Wendy Wasserstein to Give a Little Peek

Fertility therapy, Jewish identity, pressure to marry,
single parenting. All are themes that flow through both the personal life and
creative work of playwright Wendy Wasserstein, who won a Pulitzer Prize and
Tony in 1998 for “The Heidi Chronicles.”

In a rare peek behind the curtains on Broadway, Wasserstein
will share some scenes out of her own theater experience at the Newport Beach
Public Library on Jan. 23 at 7 p.m. The $36 cost per person includes a
complimentary copy of Wasserstein’s latest book, “Shiksa Goddess (Or How I
Spent My Forties),” essays chronicling challenges facing contemporary women in

A more intimate dinner with Wasserstein for patrons of the
Orange County Jewish Community Scholar Program will precede the library event.
It will take place in the dining area of Corona del Mar’s Heath Food Emporium
and will be an opportunity to question Wasserstein directly, said Arie Katz,
founder of the Orange County Community Scholar Program, which organized the

Wasserstein’s first book of essays in 10 years is the result
of a “to do” list composed of items left over from when she turned 30. The list
included perennial resolutions: lose weight, exercise, read more, improve
female friendships, improve male friendships and a holdover from a second-grade
to do list: become a better citizen. The more recent additions were: move, fall
in love, decide about a baby.

Each quest and midlife obsession is annotated with
Wasserstein’s well-known gift for prose. Reviewers called her observations humorous
and disarming in their honesty.

“Wendy Wasserstein reveals in inimitably witty fashion the
hard work that underpins her glamorous playwright life — and charts hilariously
her tussles with personal trainers, directors, philistine congressmen and, of
course, her mother…. A remarkable volume of essays, with much wisdom and some
moral outrage detectable in a rollercoaster of theatrical thrills and dietary
spills,” said Flora Fraser, excerpted at the Borzoi Reader, an online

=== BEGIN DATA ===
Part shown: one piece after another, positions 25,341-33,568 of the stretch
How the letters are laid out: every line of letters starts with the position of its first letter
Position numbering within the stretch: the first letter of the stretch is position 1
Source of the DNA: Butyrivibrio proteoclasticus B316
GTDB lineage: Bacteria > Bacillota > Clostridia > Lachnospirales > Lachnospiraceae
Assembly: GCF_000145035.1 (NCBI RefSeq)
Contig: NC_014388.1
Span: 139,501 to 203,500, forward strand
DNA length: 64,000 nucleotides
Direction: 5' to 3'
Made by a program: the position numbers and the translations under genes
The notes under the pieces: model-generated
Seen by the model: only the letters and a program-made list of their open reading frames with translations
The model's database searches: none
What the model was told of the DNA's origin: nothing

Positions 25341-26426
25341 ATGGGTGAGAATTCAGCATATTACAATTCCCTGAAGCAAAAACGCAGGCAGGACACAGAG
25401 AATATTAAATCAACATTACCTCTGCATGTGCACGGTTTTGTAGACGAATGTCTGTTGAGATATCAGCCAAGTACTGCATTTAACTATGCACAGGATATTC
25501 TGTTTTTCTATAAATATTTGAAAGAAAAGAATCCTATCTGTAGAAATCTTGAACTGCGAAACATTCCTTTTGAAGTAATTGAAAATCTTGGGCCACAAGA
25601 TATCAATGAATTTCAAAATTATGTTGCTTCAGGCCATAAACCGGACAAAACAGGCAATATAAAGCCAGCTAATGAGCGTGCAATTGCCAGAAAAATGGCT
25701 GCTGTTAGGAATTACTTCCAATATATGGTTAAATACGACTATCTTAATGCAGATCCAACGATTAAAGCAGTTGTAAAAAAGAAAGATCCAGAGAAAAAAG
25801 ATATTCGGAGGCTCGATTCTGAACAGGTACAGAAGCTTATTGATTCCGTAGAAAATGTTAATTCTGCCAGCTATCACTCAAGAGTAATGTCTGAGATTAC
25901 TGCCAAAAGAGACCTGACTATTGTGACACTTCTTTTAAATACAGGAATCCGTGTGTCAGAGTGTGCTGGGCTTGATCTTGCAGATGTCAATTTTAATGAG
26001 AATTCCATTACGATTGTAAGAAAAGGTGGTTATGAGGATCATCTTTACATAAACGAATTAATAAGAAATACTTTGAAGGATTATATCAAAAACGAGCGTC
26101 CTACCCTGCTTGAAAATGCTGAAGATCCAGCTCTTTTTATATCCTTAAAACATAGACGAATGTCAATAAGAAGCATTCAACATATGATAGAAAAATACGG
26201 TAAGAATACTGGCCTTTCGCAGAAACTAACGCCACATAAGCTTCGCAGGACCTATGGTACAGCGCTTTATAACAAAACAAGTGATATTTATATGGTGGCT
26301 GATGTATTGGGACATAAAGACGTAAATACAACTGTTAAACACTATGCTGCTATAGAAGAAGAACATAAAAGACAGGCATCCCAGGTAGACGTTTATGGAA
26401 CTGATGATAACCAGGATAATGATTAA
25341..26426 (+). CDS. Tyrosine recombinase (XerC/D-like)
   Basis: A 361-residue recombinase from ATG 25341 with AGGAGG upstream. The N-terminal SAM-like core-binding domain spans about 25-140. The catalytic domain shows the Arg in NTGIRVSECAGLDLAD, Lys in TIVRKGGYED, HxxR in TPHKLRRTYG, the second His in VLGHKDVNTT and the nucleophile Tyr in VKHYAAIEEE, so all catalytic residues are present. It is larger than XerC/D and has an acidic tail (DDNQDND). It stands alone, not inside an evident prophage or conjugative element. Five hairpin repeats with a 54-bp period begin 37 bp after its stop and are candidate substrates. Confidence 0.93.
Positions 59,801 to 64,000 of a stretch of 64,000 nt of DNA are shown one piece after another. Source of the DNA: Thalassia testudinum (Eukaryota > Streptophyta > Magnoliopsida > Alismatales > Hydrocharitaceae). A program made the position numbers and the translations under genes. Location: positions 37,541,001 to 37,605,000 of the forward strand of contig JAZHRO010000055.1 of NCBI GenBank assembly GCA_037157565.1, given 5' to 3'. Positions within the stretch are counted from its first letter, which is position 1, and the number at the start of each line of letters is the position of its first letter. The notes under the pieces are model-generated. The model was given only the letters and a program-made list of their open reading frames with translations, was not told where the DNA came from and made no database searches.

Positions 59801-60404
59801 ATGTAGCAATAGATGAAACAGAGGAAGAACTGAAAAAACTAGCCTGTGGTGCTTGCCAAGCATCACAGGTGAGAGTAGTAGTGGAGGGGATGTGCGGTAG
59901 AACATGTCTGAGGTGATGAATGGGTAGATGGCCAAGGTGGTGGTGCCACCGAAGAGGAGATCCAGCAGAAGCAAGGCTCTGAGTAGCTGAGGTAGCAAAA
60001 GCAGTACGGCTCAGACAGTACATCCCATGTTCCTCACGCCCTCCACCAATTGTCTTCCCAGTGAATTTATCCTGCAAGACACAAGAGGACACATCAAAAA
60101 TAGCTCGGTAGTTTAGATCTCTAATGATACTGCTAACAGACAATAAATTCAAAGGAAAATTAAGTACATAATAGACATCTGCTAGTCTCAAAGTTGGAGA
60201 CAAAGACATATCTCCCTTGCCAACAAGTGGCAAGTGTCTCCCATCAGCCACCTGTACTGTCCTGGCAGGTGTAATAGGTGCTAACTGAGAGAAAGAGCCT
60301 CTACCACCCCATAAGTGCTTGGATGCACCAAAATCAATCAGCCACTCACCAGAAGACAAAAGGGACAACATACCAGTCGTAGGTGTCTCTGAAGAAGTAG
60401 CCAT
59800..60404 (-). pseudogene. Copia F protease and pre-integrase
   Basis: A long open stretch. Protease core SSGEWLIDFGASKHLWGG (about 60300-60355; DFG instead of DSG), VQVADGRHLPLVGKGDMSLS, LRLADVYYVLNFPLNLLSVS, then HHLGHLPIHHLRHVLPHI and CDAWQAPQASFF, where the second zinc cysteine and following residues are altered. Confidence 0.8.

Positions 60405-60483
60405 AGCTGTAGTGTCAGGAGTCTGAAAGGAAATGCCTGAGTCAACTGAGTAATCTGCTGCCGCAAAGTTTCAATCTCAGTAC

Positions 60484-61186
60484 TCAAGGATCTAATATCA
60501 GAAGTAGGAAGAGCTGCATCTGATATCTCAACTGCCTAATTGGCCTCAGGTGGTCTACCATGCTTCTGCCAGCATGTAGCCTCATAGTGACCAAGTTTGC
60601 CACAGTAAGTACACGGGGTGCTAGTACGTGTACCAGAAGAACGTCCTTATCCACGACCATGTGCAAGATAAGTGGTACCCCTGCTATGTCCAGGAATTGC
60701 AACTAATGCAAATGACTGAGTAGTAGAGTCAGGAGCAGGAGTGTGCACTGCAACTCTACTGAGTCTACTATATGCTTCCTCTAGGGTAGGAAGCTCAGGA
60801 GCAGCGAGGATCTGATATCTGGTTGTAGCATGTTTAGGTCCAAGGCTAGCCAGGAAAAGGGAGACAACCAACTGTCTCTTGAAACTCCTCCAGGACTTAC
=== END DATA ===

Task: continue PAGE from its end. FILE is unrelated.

publication of the book’s publisher, Alfred K. Knopf.

At least 200 people are expected at the library, having
already purchased tickets for her previously scheduled appearance last month.
Wasserstein, who was unavailable for an interview, postponed because of
illness. Should demand outstrip the library’s capacity, the venue may be
changed, Katz said.

Within the theater community, Wasserstein is known as a
mentor to other writers and for using her stature in institutions and in
government for arts advocacy.

“Her presence on Broadway gave her a platform that she used
to benefit others more than herself,” said Jerry E. Patch, who years ago
directed a college production of Wasserstein’s first play about her roommates
at Mount Holyoke College, “Uncommon Women and Others.” Patch serves as South
Coast Repertory Theater’s dramaturg.

Her earliest work won accolades for capturing the impact of
the women’s liberation movement on the middle class. “When change happens, it’s
sometimes difficult to chronicle,” Patch said. “Wendy writes plays that are
really insightful and quietly revolutionary. She makes that kind of change

A native of Brooklyn, Wasserstein graduated from Mount
Holyoke and the Yale School of Drama. She wrote a string of successful,
award-winning plays, including “Uncommon Women,” “The Sisters Rosensweig,” “An
American Daughter” and her most recent, “Old Money.”

In an offstage version of life imitating art, Wasserstein is
taking a cue from her famous heroine, Heidi, who became a single parent. At 48,
Wasserstein gave birth to her first child, Lucy Jane, in September 1999.

Patch as well as others suggest that Wasserstein’s work
speaks for a generation of first-wave feminists, who assented to the dogma that
family and career were mutually exclusive. Personally, Wasserstein rejects such

Just listen to her answering machine. A husky voice that
signs off is joined by the squeaky soprano of a child’s voice. They slowly
chant the ABCs in unison.

To purchase tickets or more information, call (949)